Practical Tips to Save Money When Meal Planning

What would you do with $13,900? If you’re an average Canadian family of four, you’re using it to feed your family. With prices at an annual climb, you may be stressing a bit more at the grocery store. Maybe you feel like you’re making emergency grocery runs several times a week and things are adding up.

How can you keep a handle on the food budget and still eat well? What about those picky eaters in your home? With some planning and a little creativity, you can create a meal planning habit that works for your family.

Keep reading to find out more about how to trim that food budget by planning meals.


1. Be Realistic

What does your family’s day-to-day look like? How much time do you actually have each day to devote to meal prep? Before you start a new meal planning adventure, make it attainable with your current lifestyle.

Making too many changes all at once can set you up for failure. Don’t plan meals that take several hours of planning if you know you only have 30 minutes. Stay away from complicated recipes if you aren’t fond of multiple steps and ingredients.


2. Work With What You Have

This goes along with #1. Before making that giant (read: expensive) list, shop around your cupboards. What are three ingredients you know you already have?

Challenge yourself to find at least two meals you can make without running to the store for supplies. You might be surprised at what you can find! Make pantry/fridge shopping a habit before planning meals each week.

Searching your kitchen for food is also a great way to throw out expired or rotten food, too. Clean cupboards and a fresh start might make you feel more like meal planning.


3. Check Out Deals

Before you head out to Sobeys or Walmart, pull up their online ad. Which foods are on special this week? Any BOGO deals?

You can build your meals around discounted items of the week. If beef is on sale, plan some burgers. Two-for-one produce? Everyone’s getting apples in their lunch this week.

If you’re meal planning on a budget, weekly prices can influence your menu. You can also look for coupons online or sign up for store loyalty programs to earn discounts. Some grocery stores have apps you can download and reward you for using them.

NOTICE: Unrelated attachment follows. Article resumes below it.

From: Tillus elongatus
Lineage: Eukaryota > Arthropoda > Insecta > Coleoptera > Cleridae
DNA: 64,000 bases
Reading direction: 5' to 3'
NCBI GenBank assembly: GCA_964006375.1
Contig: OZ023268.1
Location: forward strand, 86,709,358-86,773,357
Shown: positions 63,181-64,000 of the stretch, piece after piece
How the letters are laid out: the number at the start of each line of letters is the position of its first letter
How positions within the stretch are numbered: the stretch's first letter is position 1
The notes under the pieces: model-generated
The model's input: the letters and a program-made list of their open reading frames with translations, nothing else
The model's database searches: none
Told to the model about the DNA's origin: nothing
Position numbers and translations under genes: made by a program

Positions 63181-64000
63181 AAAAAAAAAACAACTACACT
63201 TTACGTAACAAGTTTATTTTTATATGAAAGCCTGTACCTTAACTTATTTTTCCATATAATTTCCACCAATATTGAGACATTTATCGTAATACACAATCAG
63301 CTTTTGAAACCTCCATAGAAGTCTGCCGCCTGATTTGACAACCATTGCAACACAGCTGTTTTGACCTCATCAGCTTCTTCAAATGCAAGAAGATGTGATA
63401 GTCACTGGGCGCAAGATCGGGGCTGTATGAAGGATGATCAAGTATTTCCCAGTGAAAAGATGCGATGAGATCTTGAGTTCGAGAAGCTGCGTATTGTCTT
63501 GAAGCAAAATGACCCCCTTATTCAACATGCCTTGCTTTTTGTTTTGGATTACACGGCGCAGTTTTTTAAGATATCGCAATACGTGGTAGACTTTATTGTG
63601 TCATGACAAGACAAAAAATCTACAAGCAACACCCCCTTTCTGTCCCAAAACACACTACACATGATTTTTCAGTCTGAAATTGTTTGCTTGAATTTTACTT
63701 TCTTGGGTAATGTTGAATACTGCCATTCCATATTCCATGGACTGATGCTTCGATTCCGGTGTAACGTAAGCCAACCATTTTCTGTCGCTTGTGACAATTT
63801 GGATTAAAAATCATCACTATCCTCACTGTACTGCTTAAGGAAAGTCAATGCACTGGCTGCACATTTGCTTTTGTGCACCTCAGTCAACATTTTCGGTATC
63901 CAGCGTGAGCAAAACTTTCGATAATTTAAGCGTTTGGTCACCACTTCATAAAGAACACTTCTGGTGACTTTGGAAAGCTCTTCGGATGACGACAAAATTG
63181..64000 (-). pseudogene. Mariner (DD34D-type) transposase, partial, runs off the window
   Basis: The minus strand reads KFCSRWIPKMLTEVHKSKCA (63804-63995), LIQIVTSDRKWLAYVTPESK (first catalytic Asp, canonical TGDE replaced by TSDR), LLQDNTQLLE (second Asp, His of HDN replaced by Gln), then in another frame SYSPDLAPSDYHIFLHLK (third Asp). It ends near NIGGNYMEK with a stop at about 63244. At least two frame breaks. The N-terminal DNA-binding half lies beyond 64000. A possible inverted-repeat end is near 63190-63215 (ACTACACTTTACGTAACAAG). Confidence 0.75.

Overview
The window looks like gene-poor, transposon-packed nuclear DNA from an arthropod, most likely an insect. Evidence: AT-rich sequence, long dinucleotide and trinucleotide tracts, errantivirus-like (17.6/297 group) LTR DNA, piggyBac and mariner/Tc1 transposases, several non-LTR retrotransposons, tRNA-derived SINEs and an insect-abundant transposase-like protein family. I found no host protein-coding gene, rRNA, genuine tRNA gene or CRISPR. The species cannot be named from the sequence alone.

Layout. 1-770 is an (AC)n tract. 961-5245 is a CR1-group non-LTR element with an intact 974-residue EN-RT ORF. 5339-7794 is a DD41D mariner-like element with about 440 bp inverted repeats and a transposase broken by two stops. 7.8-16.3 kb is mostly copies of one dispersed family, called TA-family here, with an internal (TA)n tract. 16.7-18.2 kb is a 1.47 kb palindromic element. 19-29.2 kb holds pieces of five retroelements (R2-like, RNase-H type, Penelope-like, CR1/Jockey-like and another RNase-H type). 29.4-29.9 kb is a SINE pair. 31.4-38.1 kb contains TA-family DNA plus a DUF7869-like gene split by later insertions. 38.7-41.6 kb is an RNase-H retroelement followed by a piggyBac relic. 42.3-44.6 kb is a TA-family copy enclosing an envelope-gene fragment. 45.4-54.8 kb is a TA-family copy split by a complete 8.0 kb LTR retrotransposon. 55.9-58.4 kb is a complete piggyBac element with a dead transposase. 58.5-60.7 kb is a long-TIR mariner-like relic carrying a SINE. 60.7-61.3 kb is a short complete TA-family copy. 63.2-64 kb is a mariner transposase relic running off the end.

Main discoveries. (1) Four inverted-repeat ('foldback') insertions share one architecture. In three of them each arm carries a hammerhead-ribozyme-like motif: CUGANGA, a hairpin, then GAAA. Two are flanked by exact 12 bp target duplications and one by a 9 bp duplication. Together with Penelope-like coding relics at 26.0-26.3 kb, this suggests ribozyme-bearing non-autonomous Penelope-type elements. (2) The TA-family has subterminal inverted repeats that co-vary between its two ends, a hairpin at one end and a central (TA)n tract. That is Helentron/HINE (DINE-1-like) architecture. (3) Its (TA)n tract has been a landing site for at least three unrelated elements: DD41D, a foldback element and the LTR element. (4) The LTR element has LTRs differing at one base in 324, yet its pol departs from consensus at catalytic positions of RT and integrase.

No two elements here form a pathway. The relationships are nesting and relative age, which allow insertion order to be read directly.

If you’re not finding any great deals on your preferred cuisine, check out another supermarket. If you’re in a remote area, see what’s available online.


4. Create a Meal Planning Chain

Use one or two meals a week to provide ingredients for the next meal. If you grill chicken on Monday, shred the leftovers and have chicken taco Tuesday. Maybe you’re planning a pork roast on Thursday. Looks like pulled pork sandwiches this weekend.

With a little creativity, you can stretch your ingredients to link to one or even two additional meals. This concept will help you create your own meal planning chain.


5. Easy Freezy

Does the idea of preparing a meal every night make you cringe? Make it easier on yourself by preparing meals ahead of time. You can even add this to your meal planning routine.

Pick a day and make as many meals as you’re able. Freeze the meals and pull them out when you need them. Slow cookers and Instant Pots are a great way to thaw and heat easy freezy meals.

Here are a few easy freezy ideas:

  • Chili
  • Soups
  • Hotdishes
  • Roasts

Try to pair these meals with quick and easy sides. Time-consuming bread or vegetables defeat the purpose of an easy freezy night.


6. Prioritize

Sometimes, the list of ingredients you want isn’t the list you can afford. Sticking with your budget might mean making changes to your meal plan. If you run into this problem, ask yourself a few questions.

  1. Do we need this item?
  2. Can I plan another meal with ingredients we already have instead?
  3. Is there a similar item I can get to replace this one in my recipe?

It’s ok to pivot your plan when you need to cook on a budget. If you can’t shop within your food budget, tweak your plan until you can.


7. Family Favorite Nights

Do you have go-to recipes right now? Do you have any meals you can make without looking at a recipe? Include familiar and favorite recipes in your weekly meal planning.

Those familiar favorites are perfect when you know you’ll be too tired to think about dinner. Some families have favorite food days. For example, meatballs every Monday and your family’s favorite tater-tot casserole every Thursday.

Regular family favorite nights take some stress off meal planning each week. It’s nice when you have at least two nights of meal-prep on autopilot mode.